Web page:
I used the following for my chances for each category. Ace no king used 2 * (CardsLeft - AcesLeft - KingsLeft) * AcesLeft / (CardsLeft * (CardsLeft-1)). King no ace used 2 * (CardsLeft - AcesLeft - KingsLeft) * KingsLeft / (CardsLeft * (CardsLeft-1)). Ace-king used 2 * AcesLeft * KingsLeft / (CardsLeft * (CardsLeft-1)). Neither ace nor king used (CardsLeft - AcesLeft - KingsLeft) * (CardsLeft - AcesLeft - KingsLeft - 1) / (CardsLeft * (CardsLeft-1)). No two times because don't care what card it is as long as it is neither an ace nor king.

The routine just tries each hand in each slot. An ace no king hand is only valid if there will be both enough aces and hands left to deal all the ace-king hands remaining and similarly for king no ace hands. Neither ace nor king is valid as long as enough hands remain to deal all the ace-king hands remaining. Ace-king hands are valid as long as all the ace-king hands have not already been dealt.

Finally if hands remain a recursive call is made otherwise the probability for the scenerio is added to the total probability. When a recursive call is made the chance passed is the product of the chance for the scenerio up to the current hand and the chance for the current hand. The initial call is 100%.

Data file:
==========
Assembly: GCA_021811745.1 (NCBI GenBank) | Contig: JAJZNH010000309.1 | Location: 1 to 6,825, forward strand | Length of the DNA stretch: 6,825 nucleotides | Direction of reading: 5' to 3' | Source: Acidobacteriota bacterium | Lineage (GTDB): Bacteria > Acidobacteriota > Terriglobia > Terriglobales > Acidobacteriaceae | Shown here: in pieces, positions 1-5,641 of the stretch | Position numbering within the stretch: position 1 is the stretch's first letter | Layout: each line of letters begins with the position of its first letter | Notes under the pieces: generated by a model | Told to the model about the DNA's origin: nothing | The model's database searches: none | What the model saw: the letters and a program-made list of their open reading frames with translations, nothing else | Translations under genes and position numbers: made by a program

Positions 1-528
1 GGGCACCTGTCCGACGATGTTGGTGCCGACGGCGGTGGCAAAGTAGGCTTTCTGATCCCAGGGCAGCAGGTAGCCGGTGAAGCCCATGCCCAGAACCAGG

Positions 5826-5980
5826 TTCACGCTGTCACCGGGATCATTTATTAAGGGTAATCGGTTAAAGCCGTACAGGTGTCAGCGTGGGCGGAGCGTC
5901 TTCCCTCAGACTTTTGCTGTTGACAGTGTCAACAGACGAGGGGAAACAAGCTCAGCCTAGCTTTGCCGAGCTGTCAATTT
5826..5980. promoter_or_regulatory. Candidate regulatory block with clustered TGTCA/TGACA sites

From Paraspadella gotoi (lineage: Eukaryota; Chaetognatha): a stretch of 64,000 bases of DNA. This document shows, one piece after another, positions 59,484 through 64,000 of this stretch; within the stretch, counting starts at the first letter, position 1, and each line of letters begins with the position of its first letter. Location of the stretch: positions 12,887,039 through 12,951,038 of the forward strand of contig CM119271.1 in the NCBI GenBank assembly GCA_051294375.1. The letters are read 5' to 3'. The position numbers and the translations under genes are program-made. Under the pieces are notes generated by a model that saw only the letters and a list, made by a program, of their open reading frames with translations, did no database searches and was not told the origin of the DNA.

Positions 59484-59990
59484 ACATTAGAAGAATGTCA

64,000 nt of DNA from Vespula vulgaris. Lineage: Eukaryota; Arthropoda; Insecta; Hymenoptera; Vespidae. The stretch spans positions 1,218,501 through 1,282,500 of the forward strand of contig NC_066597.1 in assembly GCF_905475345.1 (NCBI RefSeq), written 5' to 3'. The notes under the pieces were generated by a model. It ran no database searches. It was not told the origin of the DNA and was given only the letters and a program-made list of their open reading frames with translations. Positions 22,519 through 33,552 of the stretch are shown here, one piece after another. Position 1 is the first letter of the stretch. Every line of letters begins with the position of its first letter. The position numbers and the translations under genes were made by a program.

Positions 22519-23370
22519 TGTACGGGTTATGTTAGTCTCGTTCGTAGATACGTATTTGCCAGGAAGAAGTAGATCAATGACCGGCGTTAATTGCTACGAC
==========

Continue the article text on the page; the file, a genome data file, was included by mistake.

It is a brute force approach, but not much of a computation since the recursive function was only called 104 times.

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the odds of getting any of the cards as your first card is 1/52. the odds of getting any of another is 1/51

so the odds of getting 2 pairs is (i think)

4 of same rank in deck so 52/4 = 13

1/13 * 1/13 = 1/169 for one pair

for two pairs = *2 = 1/338 but i could be way off

[Edited by - scheisskopf on September 28, 2005 2:10:26 PM]

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The chance of drawing a pair of a given rank from a full deck is 4/52*3/51=1/221. The chance of drawing a second pair of the same rank once a pair of that rank has already been removed is 2/50*1/49=1/1225. The chance of dealing two two-card hands from a full deck each a pair of a given rank is (4*3*2*1)/(52*51*50*49)=1/221*1/1225=1/270275.

You multiplied the chance of getting a card by the chance of getting a card. You should have multiplied the chance of getting a pair times the chance of getting a pair. You used the wrong chance on the cards so you wouldn't have gotten the right number, but it would have been a whole lot closer. I mainly point that out because you had it right and then you switched. It's hard when you don't have a feel for what the right number should be, but often if you try numbers like 0%, 50% and 100% you can catch error like that. If the chance of one pair is 100% then is would the chance of two pair be 200%?